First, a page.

I was hoping to get into the city to walk with the folk raising awareness of suicide (run by my friends of the Suicide: it's no secret campaign, with Lifeline), the need to talk about it, and the ways we can all, as a community, help to prevent it.
Alas, my own black hole has been swallowing me up in recent months, slowing me down, and in the midst of some very busy times, the work is piling up. So I am at home attending to neglected finance management, marking, an essay that is due on Thursday, and the ceremony for my sister's wedding in under two weeks.
But this week, these days, of drawing attention to the issues of suicide, survivors, and prevention, and the many tasks & events & moments in my life in recent times, remind me of the need we all have for each other if we are to be whole and healthy.
When you are in a black hole, you are alone. The hardest thing to do when someone you know and love is in a black hole is to stay beside it, waiting, in uncertainty, helplessness, holding onto hope for you and the person you love. I've been inside a black hole, and alongside another's black hole. I have seen people find incredible strength and patience, experienced their deep love and hope, as I emerge from a black hole to find them waiting for me. I have experienced the grief of emerging from a black hole and finding a loved one gone, unable to endure the waiting, the distance, the uncertainty.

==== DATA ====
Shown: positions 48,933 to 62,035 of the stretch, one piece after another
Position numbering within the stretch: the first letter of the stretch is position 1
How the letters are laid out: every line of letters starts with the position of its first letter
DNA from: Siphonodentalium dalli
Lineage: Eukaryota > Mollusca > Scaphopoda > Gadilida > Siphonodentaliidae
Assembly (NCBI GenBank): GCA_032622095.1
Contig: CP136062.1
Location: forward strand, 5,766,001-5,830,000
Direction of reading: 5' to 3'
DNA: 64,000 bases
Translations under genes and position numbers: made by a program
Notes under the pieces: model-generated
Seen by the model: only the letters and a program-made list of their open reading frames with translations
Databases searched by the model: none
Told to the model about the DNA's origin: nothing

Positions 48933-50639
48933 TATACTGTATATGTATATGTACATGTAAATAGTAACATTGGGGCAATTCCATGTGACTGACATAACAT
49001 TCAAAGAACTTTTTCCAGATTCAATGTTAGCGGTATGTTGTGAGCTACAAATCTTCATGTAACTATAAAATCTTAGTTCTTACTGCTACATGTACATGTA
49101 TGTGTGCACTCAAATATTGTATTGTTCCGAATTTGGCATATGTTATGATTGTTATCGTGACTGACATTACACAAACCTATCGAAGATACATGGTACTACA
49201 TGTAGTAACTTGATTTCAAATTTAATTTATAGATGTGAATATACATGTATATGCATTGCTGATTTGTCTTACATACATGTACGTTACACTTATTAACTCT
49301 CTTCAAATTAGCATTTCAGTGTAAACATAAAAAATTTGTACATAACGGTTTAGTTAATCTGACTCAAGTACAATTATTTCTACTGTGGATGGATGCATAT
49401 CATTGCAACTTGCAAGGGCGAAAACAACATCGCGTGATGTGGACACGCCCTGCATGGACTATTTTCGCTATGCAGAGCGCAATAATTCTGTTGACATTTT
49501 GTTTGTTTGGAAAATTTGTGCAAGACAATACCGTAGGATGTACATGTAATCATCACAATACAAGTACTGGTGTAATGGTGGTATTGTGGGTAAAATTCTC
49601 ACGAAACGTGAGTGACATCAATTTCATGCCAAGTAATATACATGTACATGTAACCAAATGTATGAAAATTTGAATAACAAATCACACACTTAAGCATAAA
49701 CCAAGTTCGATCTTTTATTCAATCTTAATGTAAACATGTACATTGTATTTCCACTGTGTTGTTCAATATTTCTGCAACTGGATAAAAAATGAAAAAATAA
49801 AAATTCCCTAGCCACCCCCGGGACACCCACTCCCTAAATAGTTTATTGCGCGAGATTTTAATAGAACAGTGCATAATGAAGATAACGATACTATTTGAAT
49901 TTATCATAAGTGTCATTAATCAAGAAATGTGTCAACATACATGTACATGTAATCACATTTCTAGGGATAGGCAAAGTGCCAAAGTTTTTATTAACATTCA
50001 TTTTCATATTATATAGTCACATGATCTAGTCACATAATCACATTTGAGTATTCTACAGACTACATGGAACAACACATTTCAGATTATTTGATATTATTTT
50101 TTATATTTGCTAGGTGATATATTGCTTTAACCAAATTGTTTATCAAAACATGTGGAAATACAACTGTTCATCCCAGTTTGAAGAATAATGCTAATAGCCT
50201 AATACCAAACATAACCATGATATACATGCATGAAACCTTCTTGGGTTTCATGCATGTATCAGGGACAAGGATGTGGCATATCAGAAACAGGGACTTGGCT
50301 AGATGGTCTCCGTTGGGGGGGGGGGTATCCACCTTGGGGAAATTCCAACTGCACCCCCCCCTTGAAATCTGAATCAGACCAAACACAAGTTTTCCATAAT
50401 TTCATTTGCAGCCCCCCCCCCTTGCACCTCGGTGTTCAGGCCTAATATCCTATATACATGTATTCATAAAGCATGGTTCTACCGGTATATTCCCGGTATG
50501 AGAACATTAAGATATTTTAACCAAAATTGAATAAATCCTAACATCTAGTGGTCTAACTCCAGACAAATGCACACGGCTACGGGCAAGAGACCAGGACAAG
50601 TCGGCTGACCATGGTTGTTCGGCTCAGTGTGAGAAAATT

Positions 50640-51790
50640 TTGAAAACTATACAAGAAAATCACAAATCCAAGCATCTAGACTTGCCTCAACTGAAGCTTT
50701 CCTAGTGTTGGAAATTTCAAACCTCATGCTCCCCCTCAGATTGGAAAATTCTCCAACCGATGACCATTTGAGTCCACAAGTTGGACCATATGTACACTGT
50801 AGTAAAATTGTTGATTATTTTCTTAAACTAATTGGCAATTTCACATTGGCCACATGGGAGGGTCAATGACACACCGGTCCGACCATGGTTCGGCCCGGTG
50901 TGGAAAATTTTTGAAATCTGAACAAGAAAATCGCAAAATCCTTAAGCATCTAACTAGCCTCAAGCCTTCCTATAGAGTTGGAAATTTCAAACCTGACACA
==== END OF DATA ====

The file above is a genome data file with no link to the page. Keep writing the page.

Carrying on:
This most recent black hole hasn't taken me as deep as I have gone before, so I have been able to reach out to people on the edges, speak to them, stay in touch, helping them, helping myself. It's still dark, but I can see the light they hold.
I have been able to find a ledge close to the top of the hole, because there have been people who have waited in the past, who have reflected on and explored the darkness with me in better times, helping me to understand it, and to develop the strategies that keep me safe when the darkness closes in.
People have differing theories about whether or not I will ever be free of the threat of darkness, hovering like a shadow over my shoulder even when I am well. Or of the black dog that sleeps in the corner of my life, stirring and occasionally prowling ...
I hope I will. In the mean time, I treat my dark companions with respect, and listen when they growl, and feed their hunger with attention and sunlight, allow others to nurture the hunger with love and hope.
My motivation to be well is two-fold, or maybe three: for me, because having finally tasted wellness, I prefer it to the simmering pain; for those I love and who love me, because of love; and for those I will encounter who are in their own black holes, for whom, when I am well, I may hold hope and light, and wait for them to emerge.